• "Such technologies are terrific to the point of dark magic at producing, debugging, and accelerating software production quickly and almost costlessly."

🧠 What's happening: OpenAI late last week released pilot versions of plugins for ChatGPT that allow it to roam the internet at users' bidding and connect with other services and data.

  • It's a big first step toward transforming the conversational chatbot into a more capable intelligent agent that can accomplish tasks for users.
  • The first batch of plugins extends ChatGPT into travel, shopping, dining, math and other realms by linking the bot to well-known services like Expedia, Instacart, Kayak, Klarna and OpenTable.

🥊 Reality check: Today's generative AI still pretends to know more than it actually does and makes things up to fill in gaps in its knowledge. It works best as a "copilot" for developers rather than an independent creator.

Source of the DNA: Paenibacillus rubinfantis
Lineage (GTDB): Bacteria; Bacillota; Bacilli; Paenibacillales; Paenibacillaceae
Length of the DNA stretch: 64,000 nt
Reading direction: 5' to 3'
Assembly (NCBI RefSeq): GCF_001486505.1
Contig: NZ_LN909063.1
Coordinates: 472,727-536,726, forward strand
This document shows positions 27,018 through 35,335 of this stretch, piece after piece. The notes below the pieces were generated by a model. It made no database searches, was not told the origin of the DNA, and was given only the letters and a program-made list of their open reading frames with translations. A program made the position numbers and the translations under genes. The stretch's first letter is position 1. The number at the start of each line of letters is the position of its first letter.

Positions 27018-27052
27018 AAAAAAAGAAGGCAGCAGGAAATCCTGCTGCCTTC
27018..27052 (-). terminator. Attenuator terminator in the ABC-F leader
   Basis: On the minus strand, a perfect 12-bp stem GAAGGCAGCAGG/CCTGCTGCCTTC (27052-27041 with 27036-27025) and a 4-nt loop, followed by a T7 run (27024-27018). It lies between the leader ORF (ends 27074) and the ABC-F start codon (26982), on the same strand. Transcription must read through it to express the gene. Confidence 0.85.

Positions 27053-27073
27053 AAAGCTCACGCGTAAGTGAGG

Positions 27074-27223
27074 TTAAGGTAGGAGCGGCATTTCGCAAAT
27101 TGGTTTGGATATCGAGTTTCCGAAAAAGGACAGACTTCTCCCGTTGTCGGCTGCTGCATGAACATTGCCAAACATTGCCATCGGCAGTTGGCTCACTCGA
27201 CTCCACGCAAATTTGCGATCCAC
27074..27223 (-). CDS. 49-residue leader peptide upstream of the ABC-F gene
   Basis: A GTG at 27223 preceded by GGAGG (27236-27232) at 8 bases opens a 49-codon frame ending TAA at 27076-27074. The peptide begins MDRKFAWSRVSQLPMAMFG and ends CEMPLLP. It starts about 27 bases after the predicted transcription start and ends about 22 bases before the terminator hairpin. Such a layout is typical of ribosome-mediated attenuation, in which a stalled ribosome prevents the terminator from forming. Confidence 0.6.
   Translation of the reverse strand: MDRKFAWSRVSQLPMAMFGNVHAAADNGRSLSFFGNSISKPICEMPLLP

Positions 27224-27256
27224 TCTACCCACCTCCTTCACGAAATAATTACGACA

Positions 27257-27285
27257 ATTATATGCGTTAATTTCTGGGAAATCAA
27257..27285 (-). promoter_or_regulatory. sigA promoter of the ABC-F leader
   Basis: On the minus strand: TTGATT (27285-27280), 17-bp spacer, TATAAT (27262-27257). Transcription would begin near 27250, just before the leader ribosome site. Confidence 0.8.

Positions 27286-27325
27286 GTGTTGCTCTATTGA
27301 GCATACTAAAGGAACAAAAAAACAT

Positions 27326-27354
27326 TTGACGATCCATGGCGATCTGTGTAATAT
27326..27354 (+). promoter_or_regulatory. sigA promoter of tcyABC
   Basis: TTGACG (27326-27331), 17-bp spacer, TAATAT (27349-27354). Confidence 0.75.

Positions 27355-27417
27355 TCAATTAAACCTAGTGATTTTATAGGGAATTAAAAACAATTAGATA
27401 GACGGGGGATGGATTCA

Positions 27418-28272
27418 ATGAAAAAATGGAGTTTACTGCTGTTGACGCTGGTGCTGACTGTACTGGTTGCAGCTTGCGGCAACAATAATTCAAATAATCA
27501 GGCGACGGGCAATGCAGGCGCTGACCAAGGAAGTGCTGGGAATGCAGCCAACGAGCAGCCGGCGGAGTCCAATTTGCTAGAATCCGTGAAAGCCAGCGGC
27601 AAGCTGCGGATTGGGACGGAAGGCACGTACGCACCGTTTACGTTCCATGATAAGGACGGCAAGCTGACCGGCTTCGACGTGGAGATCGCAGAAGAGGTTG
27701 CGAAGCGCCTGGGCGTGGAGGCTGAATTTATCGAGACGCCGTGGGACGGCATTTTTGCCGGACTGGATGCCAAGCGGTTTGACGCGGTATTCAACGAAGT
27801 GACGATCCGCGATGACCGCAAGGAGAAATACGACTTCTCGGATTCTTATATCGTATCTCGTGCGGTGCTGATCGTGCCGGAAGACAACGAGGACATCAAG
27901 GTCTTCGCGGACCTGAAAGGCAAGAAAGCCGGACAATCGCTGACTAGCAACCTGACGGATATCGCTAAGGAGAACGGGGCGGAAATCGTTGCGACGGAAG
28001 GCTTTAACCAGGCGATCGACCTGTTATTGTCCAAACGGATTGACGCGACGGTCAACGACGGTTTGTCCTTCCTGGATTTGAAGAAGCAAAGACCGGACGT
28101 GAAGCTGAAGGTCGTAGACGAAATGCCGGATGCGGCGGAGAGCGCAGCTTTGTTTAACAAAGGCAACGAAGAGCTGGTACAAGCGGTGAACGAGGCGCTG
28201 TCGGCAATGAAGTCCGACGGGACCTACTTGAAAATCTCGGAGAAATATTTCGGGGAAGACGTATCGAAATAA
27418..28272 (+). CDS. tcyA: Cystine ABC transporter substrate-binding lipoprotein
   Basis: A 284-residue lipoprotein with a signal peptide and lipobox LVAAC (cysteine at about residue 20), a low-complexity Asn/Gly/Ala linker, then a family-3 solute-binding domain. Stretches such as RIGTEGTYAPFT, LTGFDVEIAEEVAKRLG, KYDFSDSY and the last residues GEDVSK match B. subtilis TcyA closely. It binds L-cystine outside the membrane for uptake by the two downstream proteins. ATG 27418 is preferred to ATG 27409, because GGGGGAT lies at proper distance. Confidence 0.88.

6. 🐦 Musk admits big loss

Musk replies Saturday to a tweet saying Twitter is on a path to profitability. Via Twitter

Elon Musk told employees that Twitter is now worth roughly $20 billion — less than half of the $44 billion he paid for it, The Information first reported (subscription).

  • Twitter employees will be offered stock grants based on that valuation.

The new valuation is close to Fidelity's, which has marked down the value of its Twitter stock by more than 60% since Musk bought it, Axios' Dan Primack reported in January.

7. 💰 New overnight: SVB sold

Photo illustration: Dado Ruvic/Reuters

First Citizens BancShares has agreed to buy the commercial banking business of Silicon Valley Bank, which recently collapsed and was seized by the U.S. government, Axios' Dan Primack writes.